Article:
Women can be independent political actors

History is littered with coincidences that ordinarily mean nothing at first glance. We sometimes find meaning to these coincidences only when we actively search for connecting substance.


It is the same thing that could be said about the month of September. In our country’s political calendar this month is recorded is the Heritage Month in which we celebrate and reflect on our diverse past – in search of the essence of our identity as a people. In so doing we promote the symbols of our culture that define the best of our values as we attempt to build a truly non-racial, non-sexist and people-centred democratic society.

It was also by historical coincidence that on 26 September 1936 in the remote village of eMbhongweni, eMbizana, Nomzamo Winfred Madikizela was born. Although she was born into a family of learned parents, it is not difficult to think that neither could they have thought that they had given birth to a child who would become one of the many shining and crucial symbols of South Africa’s political heritage.

Comrade Winnie Madikizela-Mandela, the mother of our nation, represented defiance and courage against repression at moments of our struggle in which the power of the Apartheid regime appeared almost unbreakable. Her presence amongst the people of South Africa in our townships provided the glimmer of hope and inspiration that was important in keeping up the spirit of resistance and revolutionary protest. She remained this symbol of hope despite the attempts by the regime to break her spirit through solitary confinement away from her children and people, hoping to destroy any sense of commitment to the plight of the nation. None of this had the desired effect.

In the African National Congress’s revolutionary language and political metaphors we came to normalise the reference to women as Imbokodo- rocks- in honor of the courageous women of 1956 who marched to the doors of the Union Buildings in protest of the inhumane pass laws. These are women who defied the odds of aggression from the police in order to make their contribution to justice and freedom in our land.

It is this spirit of justice and freedom that remain a driving force behind the courage and resilience of comrade Winnie. She lived and continues to live her life as a testimony to the centrality of women to the struggle for justice and development throughout the history of humanity. This has always been her contribution against entrenched attitudes of backwardness that relegates women to secondary citizens of the world.

She affirmed her autonomy and political agency outside of the magnanimous shadow of her husband, the towering struggle icon President Nelson Mandela. By so doing she proved and taught to many doubting minds that women are legitimate political actors with their own moral motivations and not appendages to their husbands, fathers, brothers, boyfriends and colleagues.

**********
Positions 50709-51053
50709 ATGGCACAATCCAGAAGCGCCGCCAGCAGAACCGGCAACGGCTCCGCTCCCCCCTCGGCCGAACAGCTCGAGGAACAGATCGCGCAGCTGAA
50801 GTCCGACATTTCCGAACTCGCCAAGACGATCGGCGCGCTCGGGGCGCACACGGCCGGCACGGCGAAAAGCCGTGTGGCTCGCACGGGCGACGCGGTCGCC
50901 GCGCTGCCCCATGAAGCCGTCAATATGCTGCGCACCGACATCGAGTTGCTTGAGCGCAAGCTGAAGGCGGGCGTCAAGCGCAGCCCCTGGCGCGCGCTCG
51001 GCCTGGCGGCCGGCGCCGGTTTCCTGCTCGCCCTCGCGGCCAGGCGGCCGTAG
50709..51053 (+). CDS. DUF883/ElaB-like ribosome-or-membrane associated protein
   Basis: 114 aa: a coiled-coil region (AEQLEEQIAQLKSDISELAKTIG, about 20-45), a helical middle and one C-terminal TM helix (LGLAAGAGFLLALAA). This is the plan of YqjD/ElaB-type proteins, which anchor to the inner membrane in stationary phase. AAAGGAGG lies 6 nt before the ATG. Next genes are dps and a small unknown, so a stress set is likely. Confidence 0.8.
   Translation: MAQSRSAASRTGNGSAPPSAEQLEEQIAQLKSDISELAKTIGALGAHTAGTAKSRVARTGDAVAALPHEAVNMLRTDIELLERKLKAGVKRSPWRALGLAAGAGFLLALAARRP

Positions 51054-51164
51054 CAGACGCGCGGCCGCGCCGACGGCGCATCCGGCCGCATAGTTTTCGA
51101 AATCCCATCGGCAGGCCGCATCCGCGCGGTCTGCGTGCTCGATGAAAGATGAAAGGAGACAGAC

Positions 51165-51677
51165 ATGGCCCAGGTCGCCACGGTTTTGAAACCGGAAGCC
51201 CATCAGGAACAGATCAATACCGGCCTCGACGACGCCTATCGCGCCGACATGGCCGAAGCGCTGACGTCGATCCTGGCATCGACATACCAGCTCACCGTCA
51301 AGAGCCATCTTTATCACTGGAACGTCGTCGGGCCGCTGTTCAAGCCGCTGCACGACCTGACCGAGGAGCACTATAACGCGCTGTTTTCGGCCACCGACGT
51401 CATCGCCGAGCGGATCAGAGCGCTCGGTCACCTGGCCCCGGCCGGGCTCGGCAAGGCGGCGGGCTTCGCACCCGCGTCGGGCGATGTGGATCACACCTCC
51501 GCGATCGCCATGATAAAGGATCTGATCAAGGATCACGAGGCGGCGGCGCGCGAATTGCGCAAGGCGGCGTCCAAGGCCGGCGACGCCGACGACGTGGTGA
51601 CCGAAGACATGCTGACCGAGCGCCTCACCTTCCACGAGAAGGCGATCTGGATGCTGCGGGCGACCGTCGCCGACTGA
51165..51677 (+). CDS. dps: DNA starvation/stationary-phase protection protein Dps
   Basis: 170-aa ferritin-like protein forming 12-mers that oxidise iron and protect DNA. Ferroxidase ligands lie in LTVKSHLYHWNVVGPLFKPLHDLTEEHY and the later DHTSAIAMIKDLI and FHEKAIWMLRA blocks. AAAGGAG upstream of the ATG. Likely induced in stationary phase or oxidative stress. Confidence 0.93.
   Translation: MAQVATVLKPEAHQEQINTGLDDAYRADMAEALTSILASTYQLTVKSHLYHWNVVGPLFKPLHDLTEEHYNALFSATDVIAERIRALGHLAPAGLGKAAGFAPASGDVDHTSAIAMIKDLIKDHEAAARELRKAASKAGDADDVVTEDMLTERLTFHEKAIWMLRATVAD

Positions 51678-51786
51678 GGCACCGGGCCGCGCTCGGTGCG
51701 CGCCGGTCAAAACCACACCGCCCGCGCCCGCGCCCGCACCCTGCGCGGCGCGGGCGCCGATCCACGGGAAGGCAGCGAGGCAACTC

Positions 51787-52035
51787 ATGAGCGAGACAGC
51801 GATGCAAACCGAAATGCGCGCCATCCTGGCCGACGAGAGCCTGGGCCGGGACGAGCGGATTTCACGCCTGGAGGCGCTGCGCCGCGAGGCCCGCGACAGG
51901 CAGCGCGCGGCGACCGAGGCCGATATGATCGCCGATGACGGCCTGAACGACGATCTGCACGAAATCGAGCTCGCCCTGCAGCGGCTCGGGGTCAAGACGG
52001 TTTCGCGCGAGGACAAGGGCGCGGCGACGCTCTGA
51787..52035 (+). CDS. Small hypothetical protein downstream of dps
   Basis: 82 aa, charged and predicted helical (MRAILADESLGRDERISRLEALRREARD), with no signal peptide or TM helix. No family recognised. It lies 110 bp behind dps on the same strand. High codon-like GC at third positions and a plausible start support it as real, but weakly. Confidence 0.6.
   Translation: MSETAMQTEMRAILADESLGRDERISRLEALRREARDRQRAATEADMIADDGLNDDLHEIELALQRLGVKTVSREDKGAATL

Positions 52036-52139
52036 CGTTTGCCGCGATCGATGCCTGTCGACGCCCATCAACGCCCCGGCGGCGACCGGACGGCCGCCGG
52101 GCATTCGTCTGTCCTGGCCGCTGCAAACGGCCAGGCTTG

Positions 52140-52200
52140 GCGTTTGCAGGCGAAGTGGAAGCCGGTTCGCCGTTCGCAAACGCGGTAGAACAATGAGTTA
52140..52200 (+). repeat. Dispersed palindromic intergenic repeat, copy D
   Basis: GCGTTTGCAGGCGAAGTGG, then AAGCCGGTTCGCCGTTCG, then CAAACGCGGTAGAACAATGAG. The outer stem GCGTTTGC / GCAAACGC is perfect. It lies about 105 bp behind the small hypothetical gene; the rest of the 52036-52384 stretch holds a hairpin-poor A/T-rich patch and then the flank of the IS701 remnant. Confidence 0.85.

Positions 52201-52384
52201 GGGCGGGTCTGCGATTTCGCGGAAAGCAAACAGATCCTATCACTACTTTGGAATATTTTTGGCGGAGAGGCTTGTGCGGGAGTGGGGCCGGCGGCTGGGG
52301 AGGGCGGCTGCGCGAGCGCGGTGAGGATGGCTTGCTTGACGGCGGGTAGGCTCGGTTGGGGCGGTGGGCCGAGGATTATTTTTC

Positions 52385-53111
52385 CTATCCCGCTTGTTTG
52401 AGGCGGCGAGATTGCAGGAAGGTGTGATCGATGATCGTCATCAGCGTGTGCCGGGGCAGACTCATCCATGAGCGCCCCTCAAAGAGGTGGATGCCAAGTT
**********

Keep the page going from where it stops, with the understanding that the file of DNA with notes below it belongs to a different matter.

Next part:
It is in this act of defying the forces of Apartheid oppression that comrade Winnie Mandela together with other women, in the ANC and the entire liberation movement, were also producing values that must underpin a new society.


The distinctive contribution of women like comrade Winnie to the struggle against colonial oppression also served as an act of defying the entrenched culture of sexism and patriarchy even in revolutionary political movements.


It was a constant art of teaching male revolutionaries and younger generations that human agency resides in all of us regardless of gender and sex.

As we continue to deepen the National Democratic Revolution with its objectives of creating a new society driven by non-sexism, non-racialism and democracy; we have to look into the experiences of the past.


These experiences constitute the political heritage that we have to seek progressive values from; and use those to build a social consciousness that binds all of us to strive for an equitable society.

It is the lives of people like comrade Winnie Mandela, that were built in struggle, which must be looked into as living heritage from which lessons about the present and future can be extracted.


It is these lives that remain instructive symbols of hope that the human spirit can learn great lessons from courageous women. The struggle against patriarchy in all its manifestations- in domestic violence, rape, street harassment and catcalling- requires a resilient effort from all of us as women. We need to organize ourselves seriously as a clear voice to articulate the sort of anti-patriarchal social relations we want to enforce on this society. In her 80 years of life Comrade Winnie remains a great symbol of the values that we need to look up to in order to achieve greater strides against this.

Happy and Revolutionary Birthday Comrade Winnie Madikizela Mandela, MaMsuthu, Mother of the Nation. Nwele olude ntombi yama Ngutyana.



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